County officers should act now to guard youth of their custody: Tricia L. Kuivinen

CLEVELAND — Court Appointed Special Advocates (CASA) of Cuyahoga County, a local foster youth advocacy organization, calls on Cuyahoga County leaders and elected officials, including County Executive Armond Budish, to respond more effectively to the growing placement and safety crisis resulting from foster youth being housed at the Jane Edna Hunter office building. The building’s namesake, Jane Edna Hunter, a prominent Black social worker and attorney from Cleveland, would be appalled at the apathy currently being demonstrated towards vulnerable children in the county’s care. CASA of Cuyahoga County categorically rejects the premise that nothing can be done to address this crisis, and would like to offer some concrete recommendations.

First, we echo what County Executive candidate Chris Ronayne said recently, and call for the urgent creation of a limited-scope task force comprised of local child welfare experts to help address the immediate safety needs of youth taken into custody. We also recommend the hiring of additional trained security or intervention staff to help apply supervisory and preventive factors that can lessen the risk to children and to county Division of Children and Family Services (DCFS) staff of physical or sexual assault while in the building. Separating children and youth in the facility by age and sex, increasing the levels of paid supervision for each age group, and preventing children from leaving the building without supervision should help to reduce the risk of sexual misconduct among those in custody.

Second, we call for any reports or suspicion of sexual abuse or assault among youth in custody to be properly investigated. To hear of potentially unaddressed accusations of sexual assault, abuse, and even sex trafficking among our community’s most vulnerable children while in county custody is abhorrent, and further undermines the public’s level of trust in the juvenile justice and child welfare systems.

Third, and perhaps most importantly, we call for the leaders of the county’s DCFS to sit down and negotiate in good faith, using a third-party facilitator if needed, with residential care providers for the needed foster care placement contracts. We propose that a lack of trust, caused by years of deteriorating collaboration between Cuyahoga County DCFS and many providers, has directly led to this crisis. Mending this will involve understanding, rather than dismissing, the valid concerns of these agencies regarding the accelerating staffing costs and risks posed by accepting these challenging foster placements.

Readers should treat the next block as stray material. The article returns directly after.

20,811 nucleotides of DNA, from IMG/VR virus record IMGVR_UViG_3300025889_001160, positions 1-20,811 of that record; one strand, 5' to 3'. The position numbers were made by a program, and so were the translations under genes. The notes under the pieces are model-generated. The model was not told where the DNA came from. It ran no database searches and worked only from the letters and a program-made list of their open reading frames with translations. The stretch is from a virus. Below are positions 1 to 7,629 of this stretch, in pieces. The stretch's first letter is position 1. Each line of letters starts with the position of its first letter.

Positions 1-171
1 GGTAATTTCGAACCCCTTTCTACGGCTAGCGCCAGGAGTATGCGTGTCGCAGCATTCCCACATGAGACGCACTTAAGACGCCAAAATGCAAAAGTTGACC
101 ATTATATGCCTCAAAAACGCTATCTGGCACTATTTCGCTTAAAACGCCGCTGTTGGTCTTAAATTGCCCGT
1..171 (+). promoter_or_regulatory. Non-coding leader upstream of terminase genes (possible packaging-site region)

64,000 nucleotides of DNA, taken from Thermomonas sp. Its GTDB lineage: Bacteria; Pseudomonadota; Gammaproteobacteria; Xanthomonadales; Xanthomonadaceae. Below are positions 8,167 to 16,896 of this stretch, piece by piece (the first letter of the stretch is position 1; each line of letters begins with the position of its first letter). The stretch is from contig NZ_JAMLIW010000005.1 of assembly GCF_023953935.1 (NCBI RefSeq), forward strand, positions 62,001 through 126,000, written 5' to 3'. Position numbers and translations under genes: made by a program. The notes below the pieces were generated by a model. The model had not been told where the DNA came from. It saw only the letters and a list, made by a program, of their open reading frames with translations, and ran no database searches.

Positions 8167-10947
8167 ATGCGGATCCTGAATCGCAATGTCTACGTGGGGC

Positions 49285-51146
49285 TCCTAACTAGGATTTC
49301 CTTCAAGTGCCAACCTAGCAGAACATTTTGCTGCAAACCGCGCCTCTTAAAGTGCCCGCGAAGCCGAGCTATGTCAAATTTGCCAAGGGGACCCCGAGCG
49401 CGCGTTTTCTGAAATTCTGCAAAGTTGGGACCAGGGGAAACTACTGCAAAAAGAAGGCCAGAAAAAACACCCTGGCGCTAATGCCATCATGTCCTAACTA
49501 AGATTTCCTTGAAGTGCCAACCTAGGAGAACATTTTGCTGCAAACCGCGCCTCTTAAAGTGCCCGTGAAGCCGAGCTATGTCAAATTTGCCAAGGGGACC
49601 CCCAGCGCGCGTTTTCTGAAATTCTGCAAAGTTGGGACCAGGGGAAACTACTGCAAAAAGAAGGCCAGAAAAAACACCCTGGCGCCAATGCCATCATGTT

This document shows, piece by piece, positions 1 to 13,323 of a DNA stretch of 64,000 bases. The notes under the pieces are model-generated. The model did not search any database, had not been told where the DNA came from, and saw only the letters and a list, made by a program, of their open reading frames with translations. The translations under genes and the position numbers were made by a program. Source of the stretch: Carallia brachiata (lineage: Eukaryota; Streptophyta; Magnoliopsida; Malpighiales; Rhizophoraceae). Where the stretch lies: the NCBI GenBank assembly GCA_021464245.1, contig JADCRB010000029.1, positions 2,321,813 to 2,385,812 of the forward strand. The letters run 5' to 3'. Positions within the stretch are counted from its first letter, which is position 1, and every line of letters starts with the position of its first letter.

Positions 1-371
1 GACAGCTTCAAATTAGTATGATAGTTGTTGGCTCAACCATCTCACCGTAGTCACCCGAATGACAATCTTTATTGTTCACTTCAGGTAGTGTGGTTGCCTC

The children and youth currently being housed at the Hunter building are predominantly older, compromised youth exhibiting severe acting out, criminal, sexual, and/or violent behaviors; they are typically not younger children suitable for a foster home placement. As such, they are difficult to house in the community, often posing a significant safety risk to themselves and others. It is also clear that COVID-19 has dramatically altered the hiring and retention environment for most organizations, and reliable staffing now comes at a premium. We therefore call on DCFS to both offer appropriate reimbursement to agencies and grant them discretion in which youth they accept.

Tricia L. Kuivinen is the executive director of CASA of Cuyahoga County.

Furthermore, as a longer-term remedy to this ongoing placement problem, we propose the creation of a new Placement Office. The Placement Office could effectively handle all placements for any Cuyahoga County agency, excluding commitments of delinquent youth by the Juvenile Court to Ohio Department of Youth Services facilities; This office will work with treatment/placement providers to create treatment options to meet the needs of all Cuyahoga County children, particularly the older, hardest-to-place youth. This would allow the county’s DCFS to develop a more targeted and expedited approach to finding immediate and safe foster placements, rather than to rely again and again on the last resort of housing children in their office building.

With $600 million in American Rescue Plan Act funding floating around the county, cost can no longer be an excuse for our local leaders failing to act. Vulnerable foster youth in Cuyahoga County custody deserve to be appropriately housed now.

Tricia L. Kuivinen is executive director of CASA of Cuyahoga County, a local foster youth advocacy organization. Court Appointed Special Advocates (CASAs) are caring adult volunteers who advocate for the needs of local foster youth, both in court and in the community. Kuivinen also serves as adjunct faculty with the MNO program at the Mandel School of Applied Social Sciences of Case Western Reserve University.

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